Yesterday, the Congressional Budget Office released
its highly anticipated score of the Senate plan to repeal the Affordable Care Act, projecting losses in insurance coverage over the next decade. According to the report, the GOP bill would leave fifteen million people uninsured in the next year, twenty-two million by 2026, and would substantially increase premiums and out-of-pocket expenses for low-income Americans and those nearing retirement.
The CBO analysis dealt a blow to Republicans' multiyear effort to repeal President Obama's signature health care law. Their score leaves Senate Majority Leader Mitch McConnell's plan to get a vote before the July 4 recess looking increasingly unlikely. McConnell can only afford to lose two Republican votes, but at least three senators have already said they won't support it. Moreover, a growing number of Republican senators have indicated they will vote against even debating the bill. Just this morning, McConnell reportedly
delivered a sobering warning to his colleagues: pass the bill as is or negotiate with Democrats.
McConnell is a savvy politician, so it's hard to say how he'll ultimately manage to wrangle this into a win. But one thing is clear: the Republican plan could spell out big losses for Tar Heels. According to a recent analysis
by the left-leaning Center for American Progress, the Senate proposal would leave some 1.3 million North Carolinians without insurance coverage by 2026, with nearly half of those losses coming from Medicaid, the state- and federally funded health insurance program for millions of low-income Americans. North Carolina, it's worth noting, was one of nineteen states that declined to take part in the ACA's Medicaid expansion program, leaving a half-million residents in the cold.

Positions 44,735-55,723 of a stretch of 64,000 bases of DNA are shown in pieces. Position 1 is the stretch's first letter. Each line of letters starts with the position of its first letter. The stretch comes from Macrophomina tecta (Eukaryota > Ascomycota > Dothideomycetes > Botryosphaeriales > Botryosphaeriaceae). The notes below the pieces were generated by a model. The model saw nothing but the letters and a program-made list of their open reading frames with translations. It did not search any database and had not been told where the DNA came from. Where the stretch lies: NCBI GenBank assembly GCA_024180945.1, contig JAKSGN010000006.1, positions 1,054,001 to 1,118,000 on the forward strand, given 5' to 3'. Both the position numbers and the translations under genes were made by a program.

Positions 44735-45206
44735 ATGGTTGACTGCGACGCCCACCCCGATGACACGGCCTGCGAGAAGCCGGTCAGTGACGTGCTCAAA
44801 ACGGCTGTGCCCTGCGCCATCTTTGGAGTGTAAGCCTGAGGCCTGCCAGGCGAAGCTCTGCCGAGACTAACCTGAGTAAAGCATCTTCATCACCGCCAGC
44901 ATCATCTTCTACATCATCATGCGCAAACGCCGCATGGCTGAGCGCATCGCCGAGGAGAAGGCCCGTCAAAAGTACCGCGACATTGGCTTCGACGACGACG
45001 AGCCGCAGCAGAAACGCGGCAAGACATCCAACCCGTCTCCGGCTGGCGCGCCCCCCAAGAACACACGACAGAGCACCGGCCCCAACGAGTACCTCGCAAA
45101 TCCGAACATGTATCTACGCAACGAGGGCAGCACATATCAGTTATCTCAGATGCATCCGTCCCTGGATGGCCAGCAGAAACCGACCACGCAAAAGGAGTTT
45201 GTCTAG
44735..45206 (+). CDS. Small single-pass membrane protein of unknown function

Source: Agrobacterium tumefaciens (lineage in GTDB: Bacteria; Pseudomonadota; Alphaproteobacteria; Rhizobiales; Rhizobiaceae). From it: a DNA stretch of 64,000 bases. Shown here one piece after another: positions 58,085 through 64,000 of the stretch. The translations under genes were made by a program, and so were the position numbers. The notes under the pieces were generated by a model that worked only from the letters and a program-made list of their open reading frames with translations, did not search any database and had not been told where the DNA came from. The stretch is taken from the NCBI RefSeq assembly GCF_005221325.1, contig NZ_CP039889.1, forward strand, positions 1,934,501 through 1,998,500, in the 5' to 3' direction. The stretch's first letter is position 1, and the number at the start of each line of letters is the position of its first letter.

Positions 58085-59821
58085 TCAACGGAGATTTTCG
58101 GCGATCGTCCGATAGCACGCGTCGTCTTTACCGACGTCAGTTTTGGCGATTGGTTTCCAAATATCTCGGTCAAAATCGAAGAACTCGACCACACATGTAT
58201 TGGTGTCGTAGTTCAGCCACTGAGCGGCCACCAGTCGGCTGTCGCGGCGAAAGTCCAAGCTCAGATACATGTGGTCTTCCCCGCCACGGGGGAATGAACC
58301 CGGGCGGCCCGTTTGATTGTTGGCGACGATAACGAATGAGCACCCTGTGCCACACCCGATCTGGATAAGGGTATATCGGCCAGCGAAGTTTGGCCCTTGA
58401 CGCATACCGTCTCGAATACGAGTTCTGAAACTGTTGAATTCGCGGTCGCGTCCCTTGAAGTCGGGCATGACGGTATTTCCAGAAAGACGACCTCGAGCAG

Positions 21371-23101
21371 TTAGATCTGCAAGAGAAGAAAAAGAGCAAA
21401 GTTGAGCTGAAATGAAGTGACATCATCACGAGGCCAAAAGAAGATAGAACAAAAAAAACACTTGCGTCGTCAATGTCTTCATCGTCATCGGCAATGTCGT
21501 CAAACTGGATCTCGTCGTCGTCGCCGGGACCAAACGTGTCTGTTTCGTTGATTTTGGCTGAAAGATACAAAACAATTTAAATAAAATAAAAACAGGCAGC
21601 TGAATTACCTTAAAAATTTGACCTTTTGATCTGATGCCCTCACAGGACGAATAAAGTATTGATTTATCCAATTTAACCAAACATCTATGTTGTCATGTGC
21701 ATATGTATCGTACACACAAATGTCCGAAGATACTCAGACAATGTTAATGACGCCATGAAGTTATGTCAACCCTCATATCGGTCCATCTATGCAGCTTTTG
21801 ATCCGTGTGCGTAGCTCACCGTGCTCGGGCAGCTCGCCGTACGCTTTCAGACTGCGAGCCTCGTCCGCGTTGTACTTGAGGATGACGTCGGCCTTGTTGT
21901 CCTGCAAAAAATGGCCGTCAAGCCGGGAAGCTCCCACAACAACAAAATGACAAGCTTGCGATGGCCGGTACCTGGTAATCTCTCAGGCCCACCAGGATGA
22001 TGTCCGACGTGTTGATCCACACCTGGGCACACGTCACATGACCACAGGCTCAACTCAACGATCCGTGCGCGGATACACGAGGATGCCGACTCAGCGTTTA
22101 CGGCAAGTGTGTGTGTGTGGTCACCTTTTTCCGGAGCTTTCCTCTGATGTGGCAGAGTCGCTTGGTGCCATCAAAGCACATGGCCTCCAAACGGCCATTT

In March, the INDY explored
how the House's health care proposal would affect Triangle residents. We highlighted the stories of a handful of North Carolinians who gained coverage under Obama's landmark law, including Durham's Walt Von Schernfeld, who is sixty-two, makes less than $20,000 a year, and went without health insurance for two decades before gaining coverage under Obamacare. We asked him what an ACA repeal would mean for him:
"I am afraid that I will no longer be able to afford health care insurance. If I did not have a subsidy through the ACA, my health care insurance would be almost eleven hundred dollars a month. How can I afford eleven hundred dollars a month when, at twenty thousand dollars [a year], I still have to scrounge to pay my bills at the end of every month? Listen to the people who need health insurance. It should not be a privilege for the wealthy."